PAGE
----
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" I hold the world, but as a world, Bas. might be derived from internal evisanio;

dence. The above line, for instance, A stage, where every one must play his evinces the Merchant of Venice to part,

have been the first almost of his And mine's a sad one."

productions, written whilst he was If I were not excessively delicate

very poor. in changing a letter of such a wri. ter as Shakspeare, I would slightly

“ Yet, to supply the ripe wants of my alter this into


I'll break a custom.",
I told the world' it was a world, Bassanio;
A stage which every one must ride in fast; Anthonio means to say, that to
And niind Abaddon.

save his friend from starvation, he That is, take care of the devil, will, contrary to custom, borrow Bassanio; ride fast, and take care of money at “ usance,” or, according the devil.

to the more modern term,


We must now, therefore, place our“Do cream, and mantle like a standing selves in the situation of Shakspeare,

and imagine how he would express This is a contradiction. I would

“ hunger;” not surely by ripe write,

wants," but certainly thus: Do cream and mantle like a stagnant pool. Yet, to supply the tripe wants of my

friend, I own that the Iricism would still I'll break a custom. remain, but an alteration is effected at all events, and every alteration is of the bowels, and is, I believe, à

Tripe wants signify the yearning a step to improvement, unless, in- Scotch phrase. deed, one changes for the worse.

“ That all the yeanlings which were l'arewell, I'll grow a talker for this streaked and pied,

Should fall at Jacob's hire."
Farewell, I'll grow a talker for this year. I could make little sense of this,

An errour of typography. The old till, by chance, meeting with a work editions have it, I believe, correct; of Bracton's (the lawyer] I read: but I have not time to look into

" It was the custom of this country them. It is not the business of an formerly, when a farmer did lose a editor to be muddling his brains over young sheep, a cow, or a pig, or old and obsolete books; nor would I did become stricken in years, or did do it if it were; my mind is too no. die, for the lord to allow unto him ble.

two shillings and six-pence, for and

because of a dead gift or mortuary." “ 'Tis not unknown to you, Anthonio,

From alt which I infer that ShakHow much I have disabled my estates."

speare wrote, 'Tis not unknown to you, Anthonio, That all the younglings which were How much I have bedevil'd my estates.

stricked and died,

Should fall, &c. I alter this for the same reason that the Englishman drank gin; be- “ You that did void your rheum upon my cause I like it.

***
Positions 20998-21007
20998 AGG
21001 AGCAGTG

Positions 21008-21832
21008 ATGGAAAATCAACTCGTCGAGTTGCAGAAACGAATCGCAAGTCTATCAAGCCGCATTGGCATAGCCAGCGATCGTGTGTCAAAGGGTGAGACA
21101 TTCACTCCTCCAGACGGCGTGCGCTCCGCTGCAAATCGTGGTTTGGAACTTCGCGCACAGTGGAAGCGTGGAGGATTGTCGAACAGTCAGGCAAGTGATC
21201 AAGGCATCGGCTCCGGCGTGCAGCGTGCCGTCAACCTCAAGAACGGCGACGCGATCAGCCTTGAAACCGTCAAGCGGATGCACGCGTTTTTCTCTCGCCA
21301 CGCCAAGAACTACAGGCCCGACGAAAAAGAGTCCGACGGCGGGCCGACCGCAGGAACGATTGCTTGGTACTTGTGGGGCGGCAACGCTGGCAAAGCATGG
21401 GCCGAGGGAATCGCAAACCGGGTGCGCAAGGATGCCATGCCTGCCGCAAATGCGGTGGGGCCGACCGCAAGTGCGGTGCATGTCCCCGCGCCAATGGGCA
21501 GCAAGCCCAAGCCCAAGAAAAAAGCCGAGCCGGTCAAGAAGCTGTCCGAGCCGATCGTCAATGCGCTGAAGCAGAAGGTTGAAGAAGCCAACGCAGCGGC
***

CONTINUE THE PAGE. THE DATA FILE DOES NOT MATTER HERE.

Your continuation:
I cannot avoid the relation of a " How to get clear of all the debts I owe.” story here, which will make the.

I am convinced, with my lord reader smile. An old gentleman, Kames, that the best chronology of mounting Hampstead Hill, tarried the order of Shakspeare's plays at the Load of Hay, and exclaimed:

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"This terrible wind brings the rheum into my eyes."" Then, why don't you," said the witty landlord, “bring your eyes into the room.”

"Hie thee, gentle Jew."

I would vary this, I confess, from mere caprice, but every one has his whim as well as his taste.

Hie thee, Gentile-Jew,

conveys to my ears a more pleasing melody; besides which, it expresses the wavering opinion the Hebrew's apparently generous conduct had created.

"I tell thee, lady, this aspect of mine."

It is really wonderful, that both Shakspeare and Milton accent the word aspect upon the last syllable.

"Father, come, I'll take my leave of the Jew in the twinkling of an eye."

I am sorry to say this is a very indecent, though, it must be confessed, a ludicrous allusion to the burial service:

"We shall not all sleep, but we shall be changed in a moment-in the twinkling of an eye."

"Like one well-studied in a sad ostent To please his grandam."

There are two kinds of sense (be sides the five) one is denominated common sense, the second nonsense. Our commentators universally prefer the latter, and therefore never dream of explaining a passage by so slight a difference from the text as the following:

Like one well-studied in a St. Austin,
To please his grandam.

A St. Austin is a prayer-book.

"Adieu! tears exhibit my tongue."

There has been violent controversy about this passage, though it be simply an instance of transposition, or, as it is termed by the rhetoricians, “dislocation." Shakspeare

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"The hyrcanian deserts and the vasty wilds,"

The word vasty grows obsolete; I propose substituting "nasty." It is true that this may injure the sense, but the metre is well preserved. Í question whether hyrcanian is not corrupted from Hesperian, and whe ther our bard did not allude to des serts gathered from the gardens of the Hesperides. But this I am not quite clear about. At all events, some deviation from the text should be introduced.